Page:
The other day I was thinning my game collection a bit when I came across Katamari Forever collecting dust, but I couldn't get rid of it. I hadn't thought much about the series in a while, but nostalgia somehow stayed my hand. That's the power of Namco Bandai's quirky series.
But this is also a series that hasn't adapted well to change, and the absence of major innovation in recent years is evidence enough that Namco Bandai has been struggling over what to do with the brand since creator Keita Takahashi left to pursue other projects. The Vita's cheekily dubbed Touch My Katamari attempts to inject some interest into the franchise with touch controls and a morphing katamari conceit, but unfortunately it all kind of feels like a shallow afterthought.
As the always-entertaining King of All Cosmos explains in Touch My Katamari's tutorial stage, now the player has the ability to shape their katamari, the series' signature physics-defying ball constructed by rolling up objects of various sizes (paper clips, people, eventually entire continents etc) scattered around levels. A tiny katamari can only pick up small items, but bigger objects can be absorbed as the snowball effect causes the ball to swell, and now you can also change the width of the katamari by either stretching it lengthwise or pinching it together vertically, like a giant cheese wheel made of random items. The slight strategy here is that a short, squat katamari is slower but can roll over whole rows of items at once; a more vertically-oriented ball rolls faster but its narrow range makes it harder to pick things up.
Unless you're a complete newcomer to the series, this is the most fun activity Touch My Katamari will offer you. Suddenly you have a choice, small though it may be, over how to tackle a set of yard tools or loose onigiri. The Vita's rear touch panel seems to work best for this, and when you have to shrink your katamari's girth on the fly to roll down a narrow alleyway, the effect can be pretty satisfying.
The problem is that like every Katamari title since 2004's Damacy and 2005's We Love Katarmari, Touch My Katamari (the sixth game in the series!) is too much of the same old thing. There's no major incentive in the design to use your morphing abilities for anything other than creating an experience that's potentially a little more convenient.
Instead you have the exact same remix of levels - how big can you make your Katamari? Eight metres? Twelve? Two hundred? And just what craaazy themed item will the King make you fetch next? - the series has been using for half a decade. But Touch My Katamari is still capable of entertaining after all these years, especially when making use of the streamlined combo touch-and-traditional control scheme. Still, unless you're new to games or have been living under a rock, you've played this before.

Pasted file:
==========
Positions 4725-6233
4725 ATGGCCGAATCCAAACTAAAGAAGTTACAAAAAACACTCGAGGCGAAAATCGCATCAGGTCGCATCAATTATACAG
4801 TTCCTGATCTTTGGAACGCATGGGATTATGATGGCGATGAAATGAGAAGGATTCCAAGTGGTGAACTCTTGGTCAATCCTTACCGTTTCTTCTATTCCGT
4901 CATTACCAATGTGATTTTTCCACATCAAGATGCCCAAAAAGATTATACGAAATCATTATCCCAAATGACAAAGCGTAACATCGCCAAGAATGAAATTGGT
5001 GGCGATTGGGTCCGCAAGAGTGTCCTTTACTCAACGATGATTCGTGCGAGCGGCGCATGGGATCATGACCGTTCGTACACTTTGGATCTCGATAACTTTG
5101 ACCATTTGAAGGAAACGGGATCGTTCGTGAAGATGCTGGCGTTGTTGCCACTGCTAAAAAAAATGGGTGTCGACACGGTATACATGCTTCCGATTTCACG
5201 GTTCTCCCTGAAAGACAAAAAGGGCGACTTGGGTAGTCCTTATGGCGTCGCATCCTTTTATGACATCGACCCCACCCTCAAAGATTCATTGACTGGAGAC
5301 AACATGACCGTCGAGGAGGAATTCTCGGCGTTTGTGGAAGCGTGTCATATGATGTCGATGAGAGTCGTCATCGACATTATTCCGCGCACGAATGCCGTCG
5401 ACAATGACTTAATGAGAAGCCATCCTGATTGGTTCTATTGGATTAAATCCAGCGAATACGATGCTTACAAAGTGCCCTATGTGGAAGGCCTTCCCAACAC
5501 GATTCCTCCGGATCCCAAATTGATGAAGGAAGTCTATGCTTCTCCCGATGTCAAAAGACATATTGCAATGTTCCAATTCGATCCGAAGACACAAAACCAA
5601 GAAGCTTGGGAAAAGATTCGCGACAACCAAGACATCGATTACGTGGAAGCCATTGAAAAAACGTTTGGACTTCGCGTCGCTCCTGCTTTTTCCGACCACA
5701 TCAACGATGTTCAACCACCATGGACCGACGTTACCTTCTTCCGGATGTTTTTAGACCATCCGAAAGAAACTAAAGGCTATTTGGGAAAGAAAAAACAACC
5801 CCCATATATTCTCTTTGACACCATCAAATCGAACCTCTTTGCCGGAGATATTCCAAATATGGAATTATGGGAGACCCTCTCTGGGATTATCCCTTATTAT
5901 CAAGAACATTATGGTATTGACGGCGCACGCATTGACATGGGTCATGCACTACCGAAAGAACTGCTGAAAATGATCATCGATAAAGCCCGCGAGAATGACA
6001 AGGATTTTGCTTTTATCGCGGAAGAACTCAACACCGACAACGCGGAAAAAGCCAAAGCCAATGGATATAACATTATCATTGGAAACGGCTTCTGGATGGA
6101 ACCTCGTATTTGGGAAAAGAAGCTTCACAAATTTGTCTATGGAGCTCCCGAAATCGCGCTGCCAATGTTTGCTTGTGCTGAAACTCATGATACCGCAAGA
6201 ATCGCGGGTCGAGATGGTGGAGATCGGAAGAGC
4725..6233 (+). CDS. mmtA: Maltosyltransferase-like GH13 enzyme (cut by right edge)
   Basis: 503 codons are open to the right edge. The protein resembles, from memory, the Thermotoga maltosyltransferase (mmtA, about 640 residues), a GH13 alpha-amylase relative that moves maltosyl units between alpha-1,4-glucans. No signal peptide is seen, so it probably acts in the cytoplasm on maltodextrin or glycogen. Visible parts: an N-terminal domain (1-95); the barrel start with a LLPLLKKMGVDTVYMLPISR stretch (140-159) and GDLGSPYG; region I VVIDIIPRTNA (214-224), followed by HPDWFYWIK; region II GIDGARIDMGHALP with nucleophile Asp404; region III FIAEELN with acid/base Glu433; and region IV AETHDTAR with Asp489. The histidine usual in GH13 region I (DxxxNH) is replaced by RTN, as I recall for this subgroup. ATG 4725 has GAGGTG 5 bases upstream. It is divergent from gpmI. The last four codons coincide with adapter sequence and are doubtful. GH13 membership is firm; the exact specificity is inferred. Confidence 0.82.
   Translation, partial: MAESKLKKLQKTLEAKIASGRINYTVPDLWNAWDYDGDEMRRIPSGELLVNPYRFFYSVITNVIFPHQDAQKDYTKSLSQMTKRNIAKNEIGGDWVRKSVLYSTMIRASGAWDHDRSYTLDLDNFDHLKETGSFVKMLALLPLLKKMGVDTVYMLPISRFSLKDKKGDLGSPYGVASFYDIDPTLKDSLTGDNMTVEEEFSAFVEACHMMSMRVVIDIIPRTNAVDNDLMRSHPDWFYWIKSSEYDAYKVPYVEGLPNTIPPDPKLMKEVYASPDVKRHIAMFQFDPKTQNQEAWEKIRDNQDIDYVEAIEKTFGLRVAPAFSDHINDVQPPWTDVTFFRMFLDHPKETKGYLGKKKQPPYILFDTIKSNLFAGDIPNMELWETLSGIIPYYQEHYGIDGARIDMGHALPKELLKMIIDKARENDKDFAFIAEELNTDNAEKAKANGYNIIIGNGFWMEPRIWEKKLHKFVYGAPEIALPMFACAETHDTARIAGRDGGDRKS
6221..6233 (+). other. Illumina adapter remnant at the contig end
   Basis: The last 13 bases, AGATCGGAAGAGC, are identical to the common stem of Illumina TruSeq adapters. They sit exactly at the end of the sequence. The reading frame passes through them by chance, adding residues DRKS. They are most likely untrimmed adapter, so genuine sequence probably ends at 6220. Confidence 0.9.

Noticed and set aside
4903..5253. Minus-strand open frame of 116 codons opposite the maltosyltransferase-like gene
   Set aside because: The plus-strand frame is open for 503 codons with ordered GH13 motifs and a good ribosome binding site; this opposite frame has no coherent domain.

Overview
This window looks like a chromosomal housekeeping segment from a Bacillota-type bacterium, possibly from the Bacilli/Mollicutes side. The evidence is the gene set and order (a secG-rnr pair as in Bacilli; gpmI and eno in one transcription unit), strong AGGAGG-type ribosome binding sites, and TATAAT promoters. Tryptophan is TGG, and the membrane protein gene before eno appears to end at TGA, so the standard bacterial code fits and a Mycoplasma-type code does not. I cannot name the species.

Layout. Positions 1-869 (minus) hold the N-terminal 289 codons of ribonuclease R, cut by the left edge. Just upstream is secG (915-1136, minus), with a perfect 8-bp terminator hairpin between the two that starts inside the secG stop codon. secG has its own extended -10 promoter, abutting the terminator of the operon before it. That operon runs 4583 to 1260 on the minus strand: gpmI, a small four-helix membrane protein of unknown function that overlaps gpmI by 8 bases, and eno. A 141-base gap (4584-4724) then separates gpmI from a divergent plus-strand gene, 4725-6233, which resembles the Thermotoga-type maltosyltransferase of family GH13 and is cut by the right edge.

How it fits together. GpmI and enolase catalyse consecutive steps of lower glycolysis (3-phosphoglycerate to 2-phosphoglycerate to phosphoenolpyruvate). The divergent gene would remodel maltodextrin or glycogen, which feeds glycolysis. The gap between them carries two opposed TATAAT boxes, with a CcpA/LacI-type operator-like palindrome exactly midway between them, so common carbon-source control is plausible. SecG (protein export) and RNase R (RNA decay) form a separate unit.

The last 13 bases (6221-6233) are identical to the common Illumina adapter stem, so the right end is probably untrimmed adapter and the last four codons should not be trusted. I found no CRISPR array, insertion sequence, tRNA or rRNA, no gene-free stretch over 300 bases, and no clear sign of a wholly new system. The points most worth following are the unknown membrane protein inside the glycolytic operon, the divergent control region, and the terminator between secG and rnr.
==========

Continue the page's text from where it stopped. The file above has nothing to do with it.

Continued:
To help pad out Touch's very short campaign, there are some bonus items and activities. After you beat the game you're given access to modes like Katamari Ride, which has the Prince speeding along at double time (though you're generally given less time per level) which makes the four or so hours you just spent feel absolutely pokey; you can also unlock infinite rolling, though without the challenge from limitation it somehow feels less fun.
For some perversely silly reason, Namco Bandai also decided that the King should be fully polygonal this time around, and you can buy some ridiculous new outfits for him. That signature Katamari wackiness is very much present in these threads, which is nice.
Don't be fooled, though - this doesn't forgive that in Touch the King's uncanny valley face is an unholy terror that should never have been, nor does it excuse the irritatingly stupid "Japan makes Rage comics" art style and demeanor that plagues the campaign's needless cutscenes. I won't say Touch My Karamari is trying too hard, but it skirts that line and it doesn't have much soul.
Despite the morphing gameplay, some great J-Pop dance tracks and goofy-if-pointless unlockables, Touch doesn't do much with the Katamari name. Supplemental activities (there's a shop or hub for everything from music to an online social ranking system) aren't enough - if there were modes or even levels that were specially designed to challenge your skill with changing the shape of your katamari, that'd be one thing. Giving us the same old Katamari and telling us to mold balls in different shapes just because now you can doesn't really cut it.
But Touch My Katamari is still a decent series entry, and if you don't know the franchise there's some enjoyment to be found, though the authenticity and soul of Takahashi's Katamari games remains lost.